moving in together

If you and your partner have recently decided to make the giant relationship leap that is moving in together, major congrats to you both! Whether you’ve been together several years or only a handful of months, this is a huge step in your partnership. But before jumping in with both feet, experts recommend having a clear-cut conversation involving a myriad of things to discuss before moving in together that can make or break your experience. “When moving in together there are emotional and practical aspects that are important in what I call your pre-decision moving in conversation,” says Mary Ann Mercer, Psy.D., psychologist and co-founder of Positive Life Answers and co-author of Endless Love, Romance + Passion: Secrets of Happy & Loving Couples. “When certain topics are not clearly talked about if can lead to many problems regarding expectations and hidden agendas.”

The best thing to do is to be upfront and honest about your feelings about moving in together so that you are both aware of each other’s expectations and can anticipate any future problems that may emerge.  “If you are already having concerns with communication prior to cohabitation, learning how to communicate effectively will be a harder hill to climb if you start living together,” says Laura F. Dabney, M.D., relationship psychiatrist in Virginia Beach, Virginia. “If you are able to clearly communicate wants and needs, before living together, it will make it that much easier to talk to each other when disagreements inevitability arrive.”

Wondering what topics to cross-off your before-moving-in-together talk? Here are the things to discuss before moving in together, recommended by experts.

Your mutual need for time and space

Seeing as you’re going to be spending far more time together than before you were bunkmates, one of the most important things to discuss before moving in together is when and how you’ll be spending alone time. “Ask yourself the following questions: How much time do I want to spend together? Do I want to talk to my partner as soon as I get home or do I need some time to decompress?” says Dr. Mercer. “It is important to not take personally your partner’s time to be alone or decompress, as respecting the need for alone time is the best gift you can give your partner.”

How you’ll handle finances

Finances and expectations on who will be paying for what is an important thing to discuss before moving in together. “This conversation is essential only so that there will be clear boundaries and exceptions prior to signing on the dotted line,” says Dr. Dabney. “Bringing this up is quite easy, it can be discussed when talking about the price range of the new place, or if you are moving into one or the others home, you may simply state ‘okay, lets budget out what you will need from me so I know I can financially afford this!’"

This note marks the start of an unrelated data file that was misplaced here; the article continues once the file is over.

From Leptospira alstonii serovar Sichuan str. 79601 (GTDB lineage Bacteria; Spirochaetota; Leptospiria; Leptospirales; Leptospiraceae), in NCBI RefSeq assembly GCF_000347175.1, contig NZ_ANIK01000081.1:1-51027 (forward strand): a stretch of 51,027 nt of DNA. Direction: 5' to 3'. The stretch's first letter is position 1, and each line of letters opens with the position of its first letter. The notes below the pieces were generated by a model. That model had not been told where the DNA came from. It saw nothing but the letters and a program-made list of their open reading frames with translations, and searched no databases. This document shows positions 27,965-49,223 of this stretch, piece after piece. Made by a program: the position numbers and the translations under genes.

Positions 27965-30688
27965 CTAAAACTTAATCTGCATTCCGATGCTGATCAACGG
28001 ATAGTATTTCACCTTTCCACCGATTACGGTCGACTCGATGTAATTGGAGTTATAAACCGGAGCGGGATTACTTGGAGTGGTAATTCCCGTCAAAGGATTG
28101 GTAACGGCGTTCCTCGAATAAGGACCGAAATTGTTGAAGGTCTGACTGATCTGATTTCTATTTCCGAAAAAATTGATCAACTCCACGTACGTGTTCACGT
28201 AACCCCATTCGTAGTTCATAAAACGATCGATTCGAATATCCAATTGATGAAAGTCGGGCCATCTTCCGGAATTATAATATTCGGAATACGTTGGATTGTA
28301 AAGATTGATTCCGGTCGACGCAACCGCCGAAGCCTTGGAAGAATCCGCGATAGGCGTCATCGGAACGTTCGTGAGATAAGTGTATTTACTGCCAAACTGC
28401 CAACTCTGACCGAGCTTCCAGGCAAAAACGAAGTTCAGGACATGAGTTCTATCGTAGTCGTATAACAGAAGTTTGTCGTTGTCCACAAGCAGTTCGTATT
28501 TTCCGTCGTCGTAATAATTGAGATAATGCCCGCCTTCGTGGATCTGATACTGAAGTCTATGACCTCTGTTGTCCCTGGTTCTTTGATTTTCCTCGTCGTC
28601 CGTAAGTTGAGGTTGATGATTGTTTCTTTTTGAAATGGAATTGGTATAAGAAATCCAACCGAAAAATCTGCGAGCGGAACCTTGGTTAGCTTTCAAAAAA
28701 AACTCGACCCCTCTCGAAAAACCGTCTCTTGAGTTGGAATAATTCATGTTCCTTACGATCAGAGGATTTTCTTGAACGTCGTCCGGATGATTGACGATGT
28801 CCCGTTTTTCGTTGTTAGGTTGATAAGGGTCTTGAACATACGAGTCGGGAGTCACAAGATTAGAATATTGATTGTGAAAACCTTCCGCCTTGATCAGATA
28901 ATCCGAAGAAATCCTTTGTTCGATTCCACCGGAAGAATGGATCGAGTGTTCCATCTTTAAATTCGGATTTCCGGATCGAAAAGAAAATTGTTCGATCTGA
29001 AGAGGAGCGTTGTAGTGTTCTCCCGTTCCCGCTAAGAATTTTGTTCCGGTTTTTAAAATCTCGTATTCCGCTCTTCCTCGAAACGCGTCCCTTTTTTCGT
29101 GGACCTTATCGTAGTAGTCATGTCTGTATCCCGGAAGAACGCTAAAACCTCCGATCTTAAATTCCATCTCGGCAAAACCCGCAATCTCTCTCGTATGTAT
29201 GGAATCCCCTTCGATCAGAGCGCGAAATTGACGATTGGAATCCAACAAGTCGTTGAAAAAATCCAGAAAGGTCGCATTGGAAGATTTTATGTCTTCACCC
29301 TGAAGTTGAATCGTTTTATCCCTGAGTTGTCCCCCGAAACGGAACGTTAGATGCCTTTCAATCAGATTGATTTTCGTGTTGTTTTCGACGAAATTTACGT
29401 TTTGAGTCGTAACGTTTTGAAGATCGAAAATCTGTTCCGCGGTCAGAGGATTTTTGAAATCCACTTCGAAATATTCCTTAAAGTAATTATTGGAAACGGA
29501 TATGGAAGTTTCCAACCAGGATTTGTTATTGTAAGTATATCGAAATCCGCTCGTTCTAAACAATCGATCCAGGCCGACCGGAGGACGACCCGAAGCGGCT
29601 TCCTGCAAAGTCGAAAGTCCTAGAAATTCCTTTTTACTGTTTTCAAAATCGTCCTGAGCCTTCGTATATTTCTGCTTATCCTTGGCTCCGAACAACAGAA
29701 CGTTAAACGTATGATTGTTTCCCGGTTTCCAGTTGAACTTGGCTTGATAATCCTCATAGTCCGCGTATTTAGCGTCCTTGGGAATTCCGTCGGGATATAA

The division of household chores

Neither of you deserves to feel like he or she is doing the majority of the grunt work—washing dishes, vacuuming, doing laundry, cooking and cleaning, etc. For this reason, Dr. Mercer recommends discussing what each of you expects from each other, who will do what chore and what to do to be responsible for your own items. “How are you going to split household tasks—50/50 or will you take turns?” she asks. “Aim to function like a good team together.”

How often to have visitors

One of you might love hosting while the other prefers to keep their home private. How often you plan on hosting friends and family can be a handy discussion.  “The conversation is important so you know what the other person will want, such as how much notice they would like, and things along those lines,” says Dr. Dabney. “Bringing this up is easy, you may just want to say ‘Hey, my sister likes to come over at least once a week. Does that work for you?’" If, for whatever reason, it doesn’t work for your partner, try to come to a sort of compromise instead of stomping your feet because you’re not getting your way.

Come clean about annoying habits

We all have our quirks, be it brushing our teeth in the shower or sleeping in the nude. Before you move in with your significant other, mention these quirks to him or her so that they’re not an unpleasant surprise after the fact. “Often individuals are not aware of what is ‘annoying’ or ‘particular’ until you live together, which is why I recommend couples do a weekly ‘Sharing Withholds’ exercise,” says explains relationship coach Matt Morgan. “This exercise, which involves sharing what you’re grateful for over the last 48 hours, prevents things from festering and getting worse.”